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Management Training Must Think Global


In a business environment that is increasingly global, David Head, Professor of International Business Communication at the University of Plymouth Business School, argues that management training in the UK must look beyond the shores of this small island.

Just over a decade after completion of the European Single Market and with the business context firmly in the grip of globalization, one might expect UK management training to be wholeheartedly into an ongoing process of internationalizing itself.

The reality of the situation is rather patchier.

Many business students expect to become hot commodities in an environment where it is hard to avoid an international dimension, but do not feel it is necessary to address international business issues, develop cross-cultural competence, or develop foreign-language skills.

Paradoxical though it may seem, business basics are not equated in their minds with such matters.

There are several useful lessons that UK management education can learn from abroad:

Other languages than English matter in the international business context.

For instance, web content in the European Union is not dominated by English, and Chinese is likely to become the most frequently used web language before long.

In other words, the products of UK management education rely on an assumed world dominance of English at their peril.

Of course, the population of UK business schools has become as cosmopolitan as British society, and they have in addition been successful in attracting large number of overseas students.

These bi-lingual students, and the home-grown ones who come from non-Anglophone ethnic minority backgrounds, together with those students who are on a course combining business subjects with study of a foreign languages, will have a significant competitive advantage in the globalised business environment.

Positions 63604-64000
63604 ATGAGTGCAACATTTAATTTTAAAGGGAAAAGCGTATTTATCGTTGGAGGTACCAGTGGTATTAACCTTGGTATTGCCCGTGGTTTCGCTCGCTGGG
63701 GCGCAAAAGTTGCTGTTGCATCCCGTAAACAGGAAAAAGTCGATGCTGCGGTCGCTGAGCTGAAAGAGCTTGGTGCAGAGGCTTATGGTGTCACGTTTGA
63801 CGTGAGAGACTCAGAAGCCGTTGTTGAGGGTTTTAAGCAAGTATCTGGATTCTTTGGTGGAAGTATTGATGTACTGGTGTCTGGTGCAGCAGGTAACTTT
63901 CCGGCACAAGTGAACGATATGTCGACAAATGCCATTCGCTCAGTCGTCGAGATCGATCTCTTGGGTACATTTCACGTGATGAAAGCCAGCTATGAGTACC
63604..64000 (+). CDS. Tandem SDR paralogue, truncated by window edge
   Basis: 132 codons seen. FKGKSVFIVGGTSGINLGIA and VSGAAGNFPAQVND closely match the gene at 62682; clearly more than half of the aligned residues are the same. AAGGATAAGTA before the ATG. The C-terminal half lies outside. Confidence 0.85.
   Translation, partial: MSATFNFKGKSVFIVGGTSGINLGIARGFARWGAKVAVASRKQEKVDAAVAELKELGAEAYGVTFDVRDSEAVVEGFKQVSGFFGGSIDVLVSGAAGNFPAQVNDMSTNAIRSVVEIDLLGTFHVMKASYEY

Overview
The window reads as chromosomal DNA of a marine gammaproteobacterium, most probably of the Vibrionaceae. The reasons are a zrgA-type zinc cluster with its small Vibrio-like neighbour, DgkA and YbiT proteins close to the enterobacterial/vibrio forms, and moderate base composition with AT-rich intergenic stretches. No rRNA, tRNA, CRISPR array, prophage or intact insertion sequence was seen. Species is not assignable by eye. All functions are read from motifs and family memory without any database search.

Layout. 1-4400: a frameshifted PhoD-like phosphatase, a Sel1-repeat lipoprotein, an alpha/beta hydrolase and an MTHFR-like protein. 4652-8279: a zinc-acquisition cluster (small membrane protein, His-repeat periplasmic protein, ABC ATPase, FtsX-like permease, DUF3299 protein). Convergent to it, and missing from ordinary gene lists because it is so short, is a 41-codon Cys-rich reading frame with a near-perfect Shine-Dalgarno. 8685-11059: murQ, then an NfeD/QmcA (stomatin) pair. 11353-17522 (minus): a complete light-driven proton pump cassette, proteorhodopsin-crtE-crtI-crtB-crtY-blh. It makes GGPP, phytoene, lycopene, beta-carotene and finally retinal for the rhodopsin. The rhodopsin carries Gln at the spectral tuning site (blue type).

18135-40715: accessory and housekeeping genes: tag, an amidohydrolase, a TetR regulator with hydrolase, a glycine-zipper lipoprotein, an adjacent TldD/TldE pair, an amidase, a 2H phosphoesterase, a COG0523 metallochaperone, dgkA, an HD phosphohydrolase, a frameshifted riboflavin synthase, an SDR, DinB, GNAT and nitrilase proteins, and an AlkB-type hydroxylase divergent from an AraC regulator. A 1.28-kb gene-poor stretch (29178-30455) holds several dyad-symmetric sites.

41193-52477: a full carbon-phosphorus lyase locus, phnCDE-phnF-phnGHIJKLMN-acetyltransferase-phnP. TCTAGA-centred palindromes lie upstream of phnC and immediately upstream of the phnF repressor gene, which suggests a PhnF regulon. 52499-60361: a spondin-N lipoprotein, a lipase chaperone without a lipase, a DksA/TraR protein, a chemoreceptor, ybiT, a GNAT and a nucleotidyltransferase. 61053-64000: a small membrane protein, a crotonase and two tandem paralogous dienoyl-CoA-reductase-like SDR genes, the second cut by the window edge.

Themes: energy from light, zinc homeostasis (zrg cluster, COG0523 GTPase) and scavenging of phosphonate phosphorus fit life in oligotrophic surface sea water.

They are also likely to have good communication skills generally, which is not an insignificant asset per se.

International placements, whether academic or work-based, are an invaluable part of business education.

This is not just a question of acquiring competence in a foreign language.

Even placements in other English-speaking countries expose the students concerned to different business practices and help to develop cross-cultural competence, i.e. an awareness of perspectives which, though different, are nevertheless coherent and justifiable.

Abroad is not just the United States.

Important though the US is to the evolution of business culture and business thinking, there is a growing awareness of the extent to which supposedly seminal business ideas from the USA have to be moulded to suit the business cultures of very different countries in order to make them workable.

In other words, the apparent assimilation of American business thinking should not be equated by wholesale adoption of it.

The global business environment is not as American as one might think, yet UK management students are not as aware as they should be of new business ideas and developments even in other EU member states.

Furthermore, there are subtle, but significant differences in management education across the globe.

Hence the importance of enabling UK students to experience such differences themselves in conjunction with international student exchange programmes.

Business courses have international clients

A recent survey has shown that European business school students rate specific programme characteristics as their most important selection criterion and a university’s research reputation as one of the least important selection criteria.

This does not mean that research should be a lesser priority for UK business academics, because research plays a big part in determining business school rankings, which also matter to would-be applicants, and research also enhances the quality of teaching and informs curriculum innovation.

It is also essential if business schools are to be incubators of new ideas and as such engines of business innovation.

However, the findings of the survey in question do mean that it would be advisable for UK business schools to focus more on developing a distinctive profile, which probably means taking greater risks in the development of the curriculum, not least by boldly addressing the international business agenda.

This might also mean giving greater recognition to non-mainstream research themes.

Management education, or management training, in the UK needs constantly to remind itself that it must not become as insular as the geographical location that is its home base.


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